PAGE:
HP dipped its big blue and white toe into the world of Intel's next-gen Coretechnology yesterday with the unveiling of its uber-stylish and consequently quite pricey . Luckily for us poor folk, the company has also announced a couple of slightly less extravagant Pavilion dv6 and Pavilion dv7 laptops, also powered by the chip that sounds like an exclusive golf club.
Both machines are cut from the same laptop-shaped cloth, their major differences being the fact the Pavilion dv6 has a 15.6-inch display, while the dv7 gets a 17.3-inch panel.
They don't appear vastly different to the current crop of dv6 and dv7 machines already on the market, but they do promise far better performance thanks to their use of Sandy Bridge Intel Core architecture.
HP hasn't yet released final specs for individual machines within the dv6 and dv7 ranges, but we're reliably informed there'll be a version of the dv7 that features the Core i7-2630QM -- a 2GHz chip that auto-overclocks to 2.9GHz when extra performance is required. It'll also come with a rather healthy 6GB of RAM as standard.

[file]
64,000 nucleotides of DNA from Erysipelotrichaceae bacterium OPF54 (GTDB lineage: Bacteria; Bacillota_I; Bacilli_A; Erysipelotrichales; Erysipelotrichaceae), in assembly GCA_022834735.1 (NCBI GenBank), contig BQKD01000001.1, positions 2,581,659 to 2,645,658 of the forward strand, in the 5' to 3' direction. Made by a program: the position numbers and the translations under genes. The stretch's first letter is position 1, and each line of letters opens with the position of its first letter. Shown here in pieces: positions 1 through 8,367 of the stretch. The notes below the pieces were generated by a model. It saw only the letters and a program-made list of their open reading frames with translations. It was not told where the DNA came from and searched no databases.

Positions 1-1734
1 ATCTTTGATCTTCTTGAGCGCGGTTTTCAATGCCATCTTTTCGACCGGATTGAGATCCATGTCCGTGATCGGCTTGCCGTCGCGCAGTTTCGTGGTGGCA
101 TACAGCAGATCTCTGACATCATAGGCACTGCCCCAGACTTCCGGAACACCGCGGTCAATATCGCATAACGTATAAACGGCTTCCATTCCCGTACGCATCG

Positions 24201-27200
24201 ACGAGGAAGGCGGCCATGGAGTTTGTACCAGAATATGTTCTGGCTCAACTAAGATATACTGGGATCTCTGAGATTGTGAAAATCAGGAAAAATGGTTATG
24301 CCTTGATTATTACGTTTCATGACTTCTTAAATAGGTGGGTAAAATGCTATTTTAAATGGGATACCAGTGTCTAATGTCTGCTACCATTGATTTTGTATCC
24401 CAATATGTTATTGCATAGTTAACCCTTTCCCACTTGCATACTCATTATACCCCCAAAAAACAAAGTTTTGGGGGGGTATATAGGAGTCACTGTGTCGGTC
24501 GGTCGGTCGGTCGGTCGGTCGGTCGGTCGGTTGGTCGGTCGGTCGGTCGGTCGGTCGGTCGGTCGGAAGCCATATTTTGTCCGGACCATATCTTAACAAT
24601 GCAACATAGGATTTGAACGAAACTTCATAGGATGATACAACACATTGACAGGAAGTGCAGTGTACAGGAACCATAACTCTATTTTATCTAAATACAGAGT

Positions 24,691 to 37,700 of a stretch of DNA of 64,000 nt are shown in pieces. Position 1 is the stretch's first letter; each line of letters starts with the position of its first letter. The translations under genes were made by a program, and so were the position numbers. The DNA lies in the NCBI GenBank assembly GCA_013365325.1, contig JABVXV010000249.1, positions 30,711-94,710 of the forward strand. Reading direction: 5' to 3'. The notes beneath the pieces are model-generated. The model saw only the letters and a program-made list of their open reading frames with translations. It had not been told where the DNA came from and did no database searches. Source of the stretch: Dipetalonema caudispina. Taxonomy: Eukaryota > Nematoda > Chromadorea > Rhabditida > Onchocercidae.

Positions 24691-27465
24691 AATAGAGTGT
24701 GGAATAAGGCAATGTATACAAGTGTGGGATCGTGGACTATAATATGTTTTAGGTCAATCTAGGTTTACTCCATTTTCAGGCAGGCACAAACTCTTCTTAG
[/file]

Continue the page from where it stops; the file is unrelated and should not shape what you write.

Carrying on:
The dv6 and dv7 will also come with decent mid-range graphics. HP could have chosen to rely on the new Intel HD graphics adaptors built into the new Sandy Bridge architecture, but it's chosen to furnish both machines with new AMD Radeon graphics. In the case of the dv7, users will get an AMD Mobility Radeon HD 6570, which should be more than quick enough for gaming and HD movie playback. Again, specs for the dv6 are still to be confirmed.
The dv7 will come with HP Beats audio, a high-end integrated speaker system developed in conjunction with Dr Dre and quite possibly one or more of his homies.
Both the Pavilion dv6 and Pavilion dv7 will go on sale on 9 January for $900 (£580) and $1,000 (£640) respectively. UK prices and availability, as usual at CES, are yet to be announced, but we're certain they'll come here.